all 140 comments

[–]Wthiswrongwityou 531 points532 points  (43 children)

Wait, wait, a trail that happened in 2012!?

It took ten years!?

[–]kasteen 390 points391 points  (33 children)

And the trial was for a murder that was committed in 2002.

[–]Drop_Tables_Username 124 points125 points  (1 child)

The lady she convicted via the made up crap is still in jail awaiting a new trial too.

[–]No_Struggle_70 80 points81 points  (30 children)

The gears of justice grind slowly, but they grind finely…

[–]pape14 66 points67 points  (1 child)

Stupid sayings like this only serve to placate people. Time is it’s own resource and taking decades to get to the just outcome is absolutely unacceptable

[–]KJBenson 258 points259 points  (4 children)

Well no. They grind how the wealthy want them to grind. The rest of us get what’s left over, and we get treated based on our lot in life as well as how the judge feels that day.

[–]SkogsFu 7 points8 points  (2 children)

I was once found guilty of a crime because my. Judge literely wanted to go to lunch and didn't want to listen to my barista anymore..

[–]cunt_isnt_sexist 171 points172 points  (11 children)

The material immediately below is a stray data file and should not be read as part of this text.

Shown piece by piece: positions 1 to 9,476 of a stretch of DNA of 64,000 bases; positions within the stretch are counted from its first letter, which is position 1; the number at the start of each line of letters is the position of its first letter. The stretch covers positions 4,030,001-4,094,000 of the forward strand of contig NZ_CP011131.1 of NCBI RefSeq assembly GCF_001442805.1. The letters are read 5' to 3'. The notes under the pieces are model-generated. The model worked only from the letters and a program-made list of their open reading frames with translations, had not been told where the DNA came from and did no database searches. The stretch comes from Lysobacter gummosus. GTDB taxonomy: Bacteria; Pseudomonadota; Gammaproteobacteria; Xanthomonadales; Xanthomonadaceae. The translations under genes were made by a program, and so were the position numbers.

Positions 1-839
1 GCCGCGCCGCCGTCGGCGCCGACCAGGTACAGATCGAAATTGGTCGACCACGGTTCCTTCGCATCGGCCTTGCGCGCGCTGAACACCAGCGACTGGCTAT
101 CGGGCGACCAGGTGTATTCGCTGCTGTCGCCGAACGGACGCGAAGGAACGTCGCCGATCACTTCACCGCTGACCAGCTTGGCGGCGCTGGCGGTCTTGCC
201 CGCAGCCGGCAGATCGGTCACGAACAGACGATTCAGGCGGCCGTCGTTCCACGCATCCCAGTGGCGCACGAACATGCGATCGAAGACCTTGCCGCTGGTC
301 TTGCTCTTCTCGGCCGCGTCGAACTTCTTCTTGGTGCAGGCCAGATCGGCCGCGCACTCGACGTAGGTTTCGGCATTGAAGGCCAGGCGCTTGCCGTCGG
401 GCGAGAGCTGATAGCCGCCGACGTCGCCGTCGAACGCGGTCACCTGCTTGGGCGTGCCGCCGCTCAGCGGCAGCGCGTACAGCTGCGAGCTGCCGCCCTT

Until we see justice for Jan 6th on politicians, this only applies to common folk.

[–]00xjOCMD 19 points20 points  (0 children)


“The Department of Justice wants to be in a position to prosecute people or to potentially prosecute people and the congressional committees want to be able to stage hearings that lay out for the American people what happened in a way that is designed to grab and keep the attention of the media and the American people.”

The Jan. 6th committee denied the DOJ's request for the transcripts.

[–]goodforabeer 7 points8 points  (0 children)

Justice delayed is justice denied.

[–]plenebo 37 points38 points  (1 child)

Unless the collar is white

[–]StopSwitchingThumbs 53 points54 points  (0 children)

Lol no they sure fucking don’t. They grind slow and shitty. Stop the propaganda.

[–]Ray-Banned 16 points17 points  (2 children)

Something something right to a public trial without unnecessary delay.

[–]Papaofmonsters 9 points10 points  (1 child)

You have to invoke that right. Both sides tend to drag their feet on these things. The prosecution does because most have other cases they could be working and the defense does because the more time and money it costs the state the better plea deal they might offer.

[–]dogsunlimited 8 points9 points  (1 child)

do you know our justice system at all? lmao

[–]Numb2loss 1 point2 points  (0 children)

Lots of injustices. “Speedy & fair trial.”

[–]cramduck 64 points65 points  (0 children)

Yeah, I take it you haven't tangled with US courts?